For Maryland charities, grounds for optimism as holiday season begins -- Gazette.Net


Just in time for the holidays.

The economy’s continued modest gains translate into good news for Maryland charities, many of which are starting to see an increase in donations after the rough years of the economic downturn.

“It seems that individual giving is now increasing a bit,” said Neil C. Bergsman, director of Maryland Budget & Tax Policy Institute. The institute is an affiliate of Maryland Nonprofits, which advocates for charitable organizations in the state.

Tracking charitable giving can be tricky, because the main source of information is the itemized deductions on people’s tax returns, which means the most recent data still is from tax year 2010, Bergsman said.

More current estimates have to rely on anecdotal and national data, but Bergsman said he suspects the final numbers will show an increase in individual contributions.

The bulk of the holiday season — when the majority of donations are made — still is to come, but 2012 has been a good year so far, said Angelo Boer, director of development and communications for Catholic Charities of Baltimore.

Although smaller donations — up to $100, for example — have fallen since 2008, large donations have increased of late, Boer said. “Those who have, give more. Which makes you feel good,” he said.

The group, which oversees a number of charitable efforts including soup kitchens, shelters and group homes, is on track to meet its $13 million fundraising goal for this fiscal year, Boer said.

Catholic Charities of Baltimore raised about $12 million in fiscal 2012 and $11 million in fiscal 2011, he said.

But demand at soup kitchens, which Boer said is a good barometer of the need for charitable services in the region, has risen. The number of meals served at Our Daily Bread in Baltimore already is up to 270,000 this year, a year-over-year increase of 30,000, he said.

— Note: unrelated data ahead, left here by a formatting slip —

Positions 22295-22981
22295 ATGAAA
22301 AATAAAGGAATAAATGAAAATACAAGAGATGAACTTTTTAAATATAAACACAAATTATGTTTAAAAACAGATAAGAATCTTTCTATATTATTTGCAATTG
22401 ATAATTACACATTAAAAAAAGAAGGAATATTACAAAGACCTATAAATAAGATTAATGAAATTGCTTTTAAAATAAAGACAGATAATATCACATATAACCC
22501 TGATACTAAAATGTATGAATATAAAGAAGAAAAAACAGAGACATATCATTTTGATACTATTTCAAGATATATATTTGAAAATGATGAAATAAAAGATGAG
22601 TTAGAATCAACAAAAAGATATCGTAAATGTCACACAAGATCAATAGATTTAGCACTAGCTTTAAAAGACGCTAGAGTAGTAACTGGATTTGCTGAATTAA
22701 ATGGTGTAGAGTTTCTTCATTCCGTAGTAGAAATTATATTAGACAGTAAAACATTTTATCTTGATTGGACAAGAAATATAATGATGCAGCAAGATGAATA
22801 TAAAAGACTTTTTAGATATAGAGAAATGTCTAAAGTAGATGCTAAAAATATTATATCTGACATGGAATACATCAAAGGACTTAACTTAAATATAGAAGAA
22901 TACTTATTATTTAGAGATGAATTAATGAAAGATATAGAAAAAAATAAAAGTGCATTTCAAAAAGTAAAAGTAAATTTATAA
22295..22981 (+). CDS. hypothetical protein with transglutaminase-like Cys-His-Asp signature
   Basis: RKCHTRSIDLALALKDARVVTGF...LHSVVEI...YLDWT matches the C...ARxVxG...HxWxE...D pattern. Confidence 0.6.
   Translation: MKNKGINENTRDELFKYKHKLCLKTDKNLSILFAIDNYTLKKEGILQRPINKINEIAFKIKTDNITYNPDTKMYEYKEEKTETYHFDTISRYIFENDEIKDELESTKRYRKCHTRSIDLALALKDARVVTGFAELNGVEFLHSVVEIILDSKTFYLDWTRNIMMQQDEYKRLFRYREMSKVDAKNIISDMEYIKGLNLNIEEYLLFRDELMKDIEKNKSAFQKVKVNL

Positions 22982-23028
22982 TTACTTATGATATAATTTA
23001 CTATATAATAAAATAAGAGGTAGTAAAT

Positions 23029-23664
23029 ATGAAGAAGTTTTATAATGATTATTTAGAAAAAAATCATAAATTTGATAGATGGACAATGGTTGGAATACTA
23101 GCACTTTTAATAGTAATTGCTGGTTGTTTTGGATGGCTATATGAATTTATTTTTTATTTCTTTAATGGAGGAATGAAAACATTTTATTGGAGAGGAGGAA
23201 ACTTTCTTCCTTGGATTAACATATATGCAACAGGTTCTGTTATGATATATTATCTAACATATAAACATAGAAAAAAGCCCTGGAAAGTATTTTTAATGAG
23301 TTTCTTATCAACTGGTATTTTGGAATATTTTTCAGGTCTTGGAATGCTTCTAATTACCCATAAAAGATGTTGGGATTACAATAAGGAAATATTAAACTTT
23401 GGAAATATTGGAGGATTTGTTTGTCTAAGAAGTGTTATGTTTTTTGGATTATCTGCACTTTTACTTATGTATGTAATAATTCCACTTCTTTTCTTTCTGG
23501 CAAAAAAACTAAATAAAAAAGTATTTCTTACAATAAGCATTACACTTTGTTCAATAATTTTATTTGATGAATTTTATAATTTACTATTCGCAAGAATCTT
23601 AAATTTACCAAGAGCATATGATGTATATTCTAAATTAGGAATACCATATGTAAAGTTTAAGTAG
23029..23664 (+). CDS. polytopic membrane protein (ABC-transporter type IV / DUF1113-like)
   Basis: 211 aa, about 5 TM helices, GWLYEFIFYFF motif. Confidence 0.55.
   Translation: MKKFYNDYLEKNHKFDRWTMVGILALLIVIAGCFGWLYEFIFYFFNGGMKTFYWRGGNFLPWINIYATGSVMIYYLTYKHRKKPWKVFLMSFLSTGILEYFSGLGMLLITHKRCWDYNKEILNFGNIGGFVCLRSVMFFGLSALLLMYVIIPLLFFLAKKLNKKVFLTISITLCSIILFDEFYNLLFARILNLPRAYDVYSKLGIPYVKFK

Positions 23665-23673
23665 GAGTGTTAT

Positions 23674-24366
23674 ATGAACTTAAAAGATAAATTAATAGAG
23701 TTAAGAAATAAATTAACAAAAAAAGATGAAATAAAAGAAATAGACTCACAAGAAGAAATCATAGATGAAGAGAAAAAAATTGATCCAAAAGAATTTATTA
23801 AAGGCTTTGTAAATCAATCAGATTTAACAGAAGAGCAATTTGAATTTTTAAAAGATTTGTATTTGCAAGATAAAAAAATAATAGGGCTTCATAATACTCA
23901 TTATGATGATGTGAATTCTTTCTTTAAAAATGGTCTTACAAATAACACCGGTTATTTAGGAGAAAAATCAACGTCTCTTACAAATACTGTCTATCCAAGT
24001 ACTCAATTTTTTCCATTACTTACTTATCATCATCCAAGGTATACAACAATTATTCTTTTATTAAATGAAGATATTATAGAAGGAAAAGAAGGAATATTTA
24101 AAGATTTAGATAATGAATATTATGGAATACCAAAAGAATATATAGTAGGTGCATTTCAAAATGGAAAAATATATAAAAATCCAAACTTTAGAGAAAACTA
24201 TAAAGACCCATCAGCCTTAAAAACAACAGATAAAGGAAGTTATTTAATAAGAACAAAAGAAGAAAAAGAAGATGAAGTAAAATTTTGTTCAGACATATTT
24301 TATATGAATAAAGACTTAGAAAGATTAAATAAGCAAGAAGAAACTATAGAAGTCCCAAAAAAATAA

In 2010, the most recent year for which data were available, the average charitable contribution from Marylanders was $3,534, the 21st-largest among the 50 states and Washington, D.C., according to tax data compiled by the National Center for Charitable Statistics.

By comparison, Wyoming had the highest average contribution, with $7,328, while neighboring Pennsylvania had an average of $3,209 and Virginia had an average of $3,548.

In 2009, Maryland’s average contribution was $3,383, ranking it 23rd, according to the center, which cautions that such data give only a partial picture of charitable giving because it only includes itemized tax deductions.

In 2006 and 2007, prior to the economic downturn, the state’s average donations were $3,813 and $3,713, respectively, according to the center.

For a more up-to-date picture of charitable giving nationwide, Bergsman points to the Blackbaud Index of Charitable Giving, which collects monthly data from nearly 3,000 nonprofit organizations.

Although giving increased over the previous year in the first seven months of 2012, it declined in the following two months, with donations in September 2012 coming in 3.1 percent lower than they did in 2011, according to the index.

But not everyone is struggling. Like Catholic Charities, Baltimore’s network of Jewish charities saw some people stop making donations while others picked up the slack.

“When there’s a crisis, people respond. We saw that when the economy tanked,” said Leslie Pomerantz, senior vice president of development for The Associated: Jewish Community Federation of Baltimore.

The group, known has The Associated, has met its annual fundraising goal of about $30 million throughout the recession, and is on pace to meet its $30.5 million goal this year, Pomerantz said.

But The Associated, which Pomerantz said receives a large portion of its funding from foundations, may be an exception among the state’s charities.

Corporations and foundations often rely on investment income to fund their donations, and as the market drops, so do their returns, Bergsman said. But as the markets have slowly recovered, so have these donations, he said.

Maryland state employees also have managed to maintain their contributions during the past year, according to Deputy Secretary of State Peter C. Fosselman.

The Maryland Charity Campaign, which allows state employees to make contributions to more than 700 organizations via payroll deductions, is on pace to meet its 2012 goal of $3.6 million, Fosselman said.

Last year, the campaign raised about $3.5 million from nearly 18,000 state employees, only about $200,000 less than its goal, Fosselman said.

“People show compassion year after year,” he said. “It really puts money to work in Maryland.